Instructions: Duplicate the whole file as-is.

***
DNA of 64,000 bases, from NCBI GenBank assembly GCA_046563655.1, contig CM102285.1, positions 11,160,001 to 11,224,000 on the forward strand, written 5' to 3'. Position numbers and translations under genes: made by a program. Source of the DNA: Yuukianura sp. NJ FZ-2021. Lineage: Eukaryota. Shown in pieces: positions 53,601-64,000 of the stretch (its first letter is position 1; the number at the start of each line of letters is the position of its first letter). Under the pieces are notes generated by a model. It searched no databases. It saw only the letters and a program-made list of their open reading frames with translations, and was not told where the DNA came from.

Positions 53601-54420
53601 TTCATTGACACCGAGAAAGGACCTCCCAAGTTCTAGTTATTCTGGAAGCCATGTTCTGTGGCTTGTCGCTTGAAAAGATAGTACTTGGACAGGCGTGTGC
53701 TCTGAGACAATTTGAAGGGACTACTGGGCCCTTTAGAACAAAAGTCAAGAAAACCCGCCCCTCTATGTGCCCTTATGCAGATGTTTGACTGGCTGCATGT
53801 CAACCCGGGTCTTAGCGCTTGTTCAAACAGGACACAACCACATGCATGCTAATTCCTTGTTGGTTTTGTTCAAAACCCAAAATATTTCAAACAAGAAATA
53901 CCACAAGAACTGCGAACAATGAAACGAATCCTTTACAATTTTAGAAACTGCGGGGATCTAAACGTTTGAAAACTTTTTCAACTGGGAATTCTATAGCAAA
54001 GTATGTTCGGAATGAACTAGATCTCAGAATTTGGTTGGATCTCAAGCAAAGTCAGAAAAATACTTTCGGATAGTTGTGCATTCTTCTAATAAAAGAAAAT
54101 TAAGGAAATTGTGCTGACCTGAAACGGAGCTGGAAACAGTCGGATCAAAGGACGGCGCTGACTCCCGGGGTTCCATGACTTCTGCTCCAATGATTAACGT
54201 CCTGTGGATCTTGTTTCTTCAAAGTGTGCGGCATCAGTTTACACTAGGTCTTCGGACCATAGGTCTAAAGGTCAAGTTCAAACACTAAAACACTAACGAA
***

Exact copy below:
DNA of 64,000 bases, from NCBI GenBank assembly GCA_046563655.1, contig CM102285.1, positions 11,160,001 to 11,224,000 on the forward strand, written 5' to 3'. Position numbers and translations under genes: made by a program. Source of the DNA: Yuukianura sp. NJ FZ-2021. Lineage: Eukaryota. Shown in pieces: positions 53,601-64,000 of the stretch (its first letter is position 1; the number at the start of each line of letters is the position of its first letter). Under the pieces are notes generated by a model. It searched no databases. It saw only the letters and a program-made list of their open reading frames with translations, and was not told where the DNA came from.

Positions 53601-54420
53601 TTCATTGACACCGAGAAAGGACCTCCCAAGTTCTAGTTATTCTGGAAGCCATGTTCTGTGGCTTGTCGCTTGAAAAGATAGTACTTGGACAGGCGTGTGC
53701 TCTGAGACAATTTGAAGGGACTACTGGGCCCTTTAGAACAAAAGTCAAGAAAACCCGCCCCTCTATGTGCCCTTATGCAGATGTTTGACTGGCTGCATGT
53801 CAACCCGGGTCTTAGCGCTTGTTCAAACAGGACACAACCACATGCATGCTAATTCCTTGTTGGTTTTGTTCAAAACCCAAAATATTTCAAACAAGAAATA
53901 CCACAAGAACTGCGAACAATGAAACGAATCCTTTACAATTTTAGAAACTGCGGGGATCTAAACGTTTGAAAACTTTTTCAACTGGGAATTCTATAGCAAA
54001 GTATGTTCGGAATGAACTAGATCTCAGAATTTGGTTGGATCTCAAGCAAAGTCAGAAAAATACTTTCGGATAGTTGTGCATTCTTCTAATAAAAGAAAAT
54101 TAAGGAAATTGTGCTGACCTGAAACGGAGCTGGAAACAGTCGGATCAAAGGACGGCGCTGACTCCCGGGGTTCCATGACTTCTGCTCCAATGATTAACGT
54201 CCTGTGGATCTTGTTTCTTCAAAGTGTGCGGCATCAGTTTACACTAGGTCTTCGGACCATAGGTCTAAAGGTCAAGTTCAAACACTAAAACACTAACGAA